That competition included the Mercedes S-Class and BMW’s large saloons, both of which were available with straight-six power. Which threw up an interesting question; was the Jaguar XK engine outdated? Car didn’t think so: “had the twin-cam XK engine been new yesterday, would anyone have called its concept in any way old-fashioned? On the contrary, we might have been pointing to some of its features as cunning touches which would make it that much easier to meet the ever-tougher pollution regulations which continue to spread eastwards from Los Angeles County”.

Autocar broadly agreed with Car’s findings and said its qualities were unrivalled at price “it is its overall excellence, though, that impressed us most.” While the road testers were blown away by the XJ6’s ride and handling what didn’t impress so much was the XJ’s packaging, its interior (in standard-wheelbase form) not feeling as roomy as it should have done for such a long car.

When the Series II arrived, the same monthly pitted it against the Peugeot 604 and BMW 528. The Volvo 264 and Renault 30 were also considered as rivals along with the Mercedes in concept – but not in price. Of the three that did make the group test, the BMW was dismissed first, as it wasn’t all that comfortable and despite its high price it wasn’t nearly refined enough. It also wasn’t as good to drive as the Jaguar, which handled better.

What seems incredible now though is how well the Peugeot fared; Car reckoned it ran the Jag close on several counts, not least of all comfort. Indeed, the monthly hailed the 604 “as a limousine is even more successful than the Jaguar” which is why the French contender won the group test.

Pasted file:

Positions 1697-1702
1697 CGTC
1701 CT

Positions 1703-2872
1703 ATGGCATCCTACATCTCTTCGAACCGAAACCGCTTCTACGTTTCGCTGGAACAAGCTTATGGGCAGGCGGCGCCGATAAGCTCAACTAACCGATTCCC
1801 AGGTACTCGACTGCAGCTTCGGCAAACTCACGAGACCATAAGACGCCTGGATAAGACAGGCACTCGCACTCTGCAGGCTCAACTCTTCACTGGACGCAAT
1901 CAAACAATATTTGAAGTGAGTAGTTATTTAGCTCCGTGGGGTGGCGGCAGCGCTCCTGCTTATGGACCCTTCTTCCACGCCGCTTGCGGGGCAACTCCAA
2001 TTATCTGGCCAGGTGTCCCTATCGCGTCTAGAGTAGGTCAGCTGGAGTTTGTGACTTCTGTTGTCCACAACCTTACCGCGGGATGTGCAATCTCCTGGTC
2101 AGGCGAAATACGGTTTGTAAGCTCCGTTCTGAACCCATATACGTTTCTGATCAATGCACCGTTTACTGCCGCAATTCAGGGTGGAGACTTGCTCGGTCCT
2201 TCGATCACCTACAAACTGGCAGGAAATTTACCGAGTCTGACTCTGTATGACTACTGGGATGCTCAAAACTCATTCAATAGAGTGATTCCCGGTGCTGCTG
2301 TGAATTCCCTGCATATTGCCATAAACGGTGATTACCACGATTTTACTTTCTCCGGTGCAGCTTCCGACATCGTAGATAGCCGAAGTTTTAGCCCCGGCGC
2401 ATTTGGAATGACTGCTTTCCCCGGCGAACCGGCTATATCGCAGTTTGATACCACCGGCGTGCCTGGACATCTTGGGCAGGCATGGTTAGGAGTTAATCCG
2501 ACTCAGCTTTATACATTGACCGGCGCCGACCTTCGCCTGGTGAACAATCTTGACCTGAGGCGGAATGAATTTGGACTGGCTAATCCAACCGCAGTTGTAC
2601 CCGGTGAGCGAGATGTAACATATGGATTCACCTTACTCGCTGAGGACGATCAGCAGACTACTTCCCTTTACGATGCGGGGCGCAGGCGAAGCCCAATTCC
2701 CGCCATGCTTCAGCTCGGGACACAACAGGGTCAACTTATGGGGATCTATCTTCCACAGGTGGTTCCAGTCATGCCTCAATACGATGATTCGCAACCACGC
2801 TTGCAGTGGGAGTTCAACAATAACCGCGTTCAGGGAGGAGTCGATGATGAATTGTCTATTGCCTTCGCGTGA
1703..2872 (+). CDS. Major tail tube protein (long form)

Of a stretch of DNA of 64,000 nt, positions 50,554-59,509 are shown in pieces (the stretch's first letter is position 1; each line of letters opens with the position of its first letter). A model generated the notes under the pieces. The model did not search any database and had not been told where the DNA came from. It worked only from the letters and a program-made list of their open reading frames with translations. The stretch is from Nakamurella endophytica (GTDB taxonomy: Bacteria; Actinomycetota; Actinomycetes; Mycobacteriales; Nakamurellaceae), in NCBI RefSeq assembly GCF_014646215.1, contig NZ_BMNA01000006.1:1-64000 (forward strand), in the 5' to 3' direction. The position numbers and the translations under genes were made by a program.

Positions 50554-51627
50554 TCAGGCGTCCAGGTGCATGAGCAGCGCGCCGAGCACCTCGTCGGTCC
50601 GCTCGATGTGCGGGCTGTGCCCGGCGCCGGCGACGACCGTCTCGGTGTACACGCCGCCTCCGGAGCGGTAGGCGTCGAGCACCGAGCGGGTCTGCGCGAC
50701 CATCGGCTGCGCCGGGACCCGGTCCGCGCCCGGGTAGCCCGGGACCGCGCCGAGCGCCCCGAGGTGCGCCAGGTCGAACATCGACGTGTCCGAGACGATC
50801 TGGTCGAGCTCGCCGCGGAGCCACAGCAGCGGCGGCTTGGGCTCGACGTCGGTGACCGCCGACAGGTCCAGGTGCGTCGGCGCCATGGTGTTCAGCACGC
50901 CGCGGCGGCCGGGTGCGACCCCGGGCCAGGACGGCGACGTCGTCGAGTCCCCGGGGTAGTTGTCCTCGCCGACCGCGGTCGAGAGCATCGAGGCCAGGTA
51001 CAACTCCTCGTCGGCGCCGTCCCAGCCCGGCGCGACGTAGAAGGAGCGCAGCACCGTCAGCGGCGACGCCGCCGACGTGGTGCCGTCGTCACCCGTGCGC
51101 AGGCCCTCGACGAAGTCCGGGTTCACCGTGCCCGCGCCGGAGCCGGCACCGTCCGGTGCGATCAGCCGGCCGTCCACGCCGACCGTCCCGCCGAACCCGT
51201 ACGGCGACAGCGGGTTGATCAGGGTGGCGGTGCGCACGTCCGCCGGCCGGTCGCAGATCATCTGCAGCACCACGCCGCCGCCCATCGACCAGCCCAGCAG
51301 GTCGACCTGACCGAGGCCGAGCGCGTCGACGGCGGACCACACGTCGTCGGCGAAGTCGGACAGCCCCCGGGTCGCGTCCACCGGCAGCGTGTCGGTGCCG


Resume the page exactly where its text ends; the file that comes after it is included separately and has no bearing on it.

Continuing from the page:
Motor heaped its praises on the Coventry car, naturally, but let a passenger sum the XJ6 up best; “The bloody thing freewheels up hills!”.

We reckon that’s still an attribute many will still find with a good one and the Jag’s qualities shames many moderns – indeed its was hard to justify a Rolls-Royce above one – then and now.

Except on quality that is, which really started to slip under BL’s stewardship in the 1970s and why the SII is so slated, even though it’s a better car. Image too is just starting to become good again after being looked upon as a high class banger to smoke around in. And dare we say it, did Arthur Daley do the XJ’s cred any good? For most, the 4.2 is the logical pick. The sweeter 2.8 is a lot slower and fares little better at the pumps which you’d do well to better 20mpg. In fact, Autocar managed less than 16mpg, as did Motor with a SII, meaning that there’s not much difference between a hard driven XJ6 and a gently run XJ12 – worth a thought if you cover so little miles in your classic?